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Where do we occupy from here?

They clearly do not want us in the parks.

That much is clear after a national crackdown on park occupations throughout the United States. With violent police interventions from Portland to Oakland to Philadelphia to New York (and a lot of other places), this particular tactic may have run its course as the spatial organizing principle, at least for now. We're also headed into December, and in New York at least, an outisde occupation was going to go the way of Valley Forge.

So rather than be demoralized, I'd like to see our removal from the parks as an opportunity. Don't get me wrong, police beating people is never "a good thing," but it forces us to imagine other ways to channel this energy. Here are some ways people have thought of occupations beyond the park.

Homes, big ones

One of my first articles for Shareable was about an ad-hoc group in San Francisco called "Creative Housing Liberation" that existed for one day in November of 2010 and occupied the vacant Leslie Hotel. They were ahead of their time, but now a generalization of that tactic might take hold and be able to endure for longer periods of time. As Salon's Justin Elliott reported, the folks who have been occupying Wall Street are planning a December 6 action to occupy foreclosed homes and resist evictions. I've heard particular attention in planning meetings to large buildings like the Leslie, which seems like a good idea. Taking space is part of an occupation, but so is making it collective. A larger space makes that easier.


Getting hit by riot cops isn't the only way to get media attention, and it's certainly not the safest. In Greece in 2008, youths broke into tv and radio stations, interrupting a broadcast from the Prime Minister, to display the message: "Stop watching, get out onto the streets." There were no injuries and no arrests at the action, it seems not to violate any non-violence policy, and when a few minutes of broadcast time is prohibitively expensive for 99% of Americans, occupying the cameras could send a powerful message.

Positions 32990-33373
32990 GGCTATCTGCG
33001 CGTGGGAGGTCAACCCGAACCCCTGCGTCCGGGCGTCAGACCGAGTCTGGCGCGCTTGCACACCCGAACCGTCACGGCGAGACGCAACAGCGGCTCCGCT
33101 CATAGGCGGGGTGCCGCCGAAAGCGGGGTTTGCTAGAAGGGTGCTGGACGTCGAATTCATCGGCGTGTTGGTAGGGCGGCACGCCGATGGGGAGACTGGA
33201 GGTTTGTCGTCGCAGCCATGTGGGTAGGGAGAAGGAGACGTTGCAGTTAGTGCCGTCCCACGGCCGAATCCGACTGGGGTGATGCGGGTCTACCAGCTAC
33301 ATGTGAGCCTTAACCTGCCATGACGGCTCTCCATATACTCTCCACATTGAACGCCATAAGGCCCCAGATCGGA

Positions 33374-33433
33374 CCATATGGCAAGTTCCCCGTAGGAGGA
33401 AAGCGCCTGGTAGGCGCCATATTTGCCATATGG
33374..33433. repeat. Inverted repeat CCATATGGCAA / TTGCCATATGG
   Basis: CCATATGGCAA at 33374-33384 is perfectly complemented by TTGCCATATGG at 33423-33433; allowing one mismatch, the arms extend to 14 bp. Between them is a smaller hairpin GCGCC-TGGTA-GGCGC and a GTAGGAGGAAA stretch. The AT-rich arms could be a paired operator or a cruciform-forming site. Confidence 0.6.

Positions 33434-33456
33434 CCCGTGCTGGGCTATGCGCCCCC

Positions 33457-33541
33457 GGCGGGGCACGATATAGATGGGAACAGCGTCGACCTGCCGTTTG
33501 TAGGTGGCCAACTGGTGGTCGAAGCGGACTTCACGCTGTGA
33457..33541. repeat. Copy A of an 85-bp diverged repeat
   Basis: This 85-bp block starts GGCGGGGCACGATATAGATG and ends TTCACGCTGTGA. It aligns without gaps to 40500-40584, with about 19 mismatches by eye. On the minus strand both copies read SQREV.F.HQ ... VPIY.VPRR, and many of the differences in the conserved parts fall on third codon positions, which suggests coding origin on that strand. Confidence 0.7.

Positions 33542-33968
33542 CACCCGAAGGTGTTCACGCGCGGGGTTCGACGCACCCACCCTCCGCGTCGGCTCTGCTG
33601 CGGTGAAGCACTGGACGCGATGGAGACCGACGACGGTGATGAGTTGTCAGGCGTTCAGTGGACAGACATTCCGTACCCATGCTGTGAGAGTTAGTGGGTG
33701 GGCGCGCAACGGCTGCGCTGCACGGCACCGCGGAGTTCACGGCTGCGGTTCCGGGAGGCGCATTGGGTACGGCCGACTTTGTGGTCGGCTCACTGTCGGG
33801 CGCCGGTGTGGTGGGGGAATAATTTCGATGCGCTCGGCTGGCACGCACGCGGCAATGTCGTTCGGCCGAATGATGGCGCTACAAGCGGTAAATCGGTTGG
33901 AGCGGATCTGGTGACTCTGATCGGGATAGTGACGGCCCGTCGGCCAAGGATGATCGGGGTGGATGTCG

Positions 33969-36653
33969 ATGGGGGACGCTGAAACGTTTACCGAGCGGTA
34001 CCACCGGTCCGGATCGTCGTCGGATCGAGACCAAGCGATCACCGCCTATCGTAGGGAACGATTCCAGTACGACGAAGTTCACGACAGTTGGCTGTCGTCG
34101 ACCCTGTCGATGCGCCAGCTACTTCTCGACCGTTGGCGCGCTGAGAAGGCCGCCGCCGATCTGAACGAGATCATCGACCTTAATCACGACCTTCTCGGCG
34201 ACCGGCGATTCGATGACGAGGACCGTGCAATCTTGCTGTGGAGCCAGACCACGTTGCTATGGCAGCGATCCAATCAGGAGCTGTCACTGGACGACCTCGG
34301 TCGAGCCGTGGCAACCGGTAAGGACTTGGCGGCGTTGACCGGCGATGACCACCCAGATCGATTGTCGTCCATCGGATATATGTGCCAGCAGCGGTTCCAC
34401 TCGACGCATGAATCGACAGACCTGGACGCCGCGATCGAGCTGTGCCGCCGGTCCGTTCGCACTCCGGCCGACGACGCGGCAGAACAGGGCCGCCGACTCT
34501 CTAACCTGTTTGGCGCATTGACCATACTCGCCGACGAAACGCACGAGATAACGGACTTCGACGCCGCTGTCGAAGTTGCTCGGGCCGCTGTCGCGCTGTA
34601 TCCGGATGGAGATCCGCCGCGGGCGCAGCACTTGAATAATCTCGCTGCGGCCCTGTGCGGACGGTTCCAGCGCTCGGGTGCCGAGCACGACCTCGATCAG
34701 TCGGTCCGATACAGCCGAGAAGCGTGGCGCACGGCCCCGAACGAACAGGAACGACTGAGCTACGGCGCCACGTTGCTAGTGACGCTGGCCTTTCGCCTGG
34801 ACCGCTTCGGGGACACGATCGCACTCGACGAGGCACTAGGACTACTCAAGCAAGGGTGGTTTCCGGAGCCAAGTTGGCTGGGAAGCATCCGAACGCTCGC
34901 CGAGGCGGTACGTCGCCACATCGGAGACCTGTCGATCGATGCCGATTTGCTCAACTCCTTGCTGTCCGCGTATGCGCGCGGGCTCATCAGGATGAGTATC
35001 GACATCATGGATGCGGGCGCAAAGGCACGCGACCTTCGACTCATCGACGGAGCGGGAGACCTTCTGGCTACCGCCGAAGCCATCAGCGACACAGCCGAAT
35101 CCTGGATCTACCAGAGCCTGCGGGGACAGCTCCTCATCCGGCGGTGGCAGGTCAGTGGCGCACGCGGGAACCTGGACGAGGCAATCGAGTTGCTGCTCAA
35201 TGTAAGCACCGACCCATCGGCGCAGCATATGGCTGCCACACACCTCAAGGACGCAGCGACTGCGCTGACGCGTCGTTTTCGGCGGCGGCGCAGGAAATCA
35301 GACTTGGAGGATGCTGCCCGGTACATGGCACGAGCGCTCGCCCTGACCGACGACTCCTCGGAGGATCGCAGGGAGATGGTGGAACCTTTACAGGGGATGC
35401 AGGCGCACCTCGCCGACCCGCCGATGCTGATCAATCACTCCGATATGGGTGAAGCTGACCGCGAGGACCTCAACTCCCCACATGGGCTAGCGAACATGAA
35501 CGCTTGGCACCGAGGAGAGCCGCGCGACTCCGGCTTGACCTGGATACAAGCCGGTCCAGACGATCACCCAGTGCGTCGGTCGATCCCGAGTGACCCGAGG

This one is already very much in play, and I think we'll see more of it. I've even heard rumors of a bank occupation on the west coast planned for tonight. It's a popular tactic because it's such a deserving target. Nothing gets most Americans angry quite the way the big banks do. As Sarah Leonard wrote: "Maybe it’s time to start sitting down inside those banks. #OccupyLA has already tried this, and members got arrested after trying to cash a $673 billion dollar check to 'the people of California.' The police barriers are temporary; the banks are there to confront every day in every city. Occupy Wall Street has gained more traction every time the occupation has escalated. And it’s currently more popular than Congress. If there was ever a time to radicalize American onlookers, this is it."


This sequence started in universities, and it's continuing there now. Students at the Universities of California, after pioneering the tactic of occupation in the US in the last few years are geared up once again, especially since the infamous pepper spraying at UC Davis. Higher education costs are a major proximate cause of these mobilizations, so it's not surprising occupiers heading back to that source. Perhaps the best, and most overlooked, model is the student occupation of the Univeristy of Puerto Rico last year. They occupied it for a long time, had interaction between the campuses, protected themselves, and drew community support.

I imagine we'll see all of these tactics and more. Where else?

What do you think? Leave a comment below.

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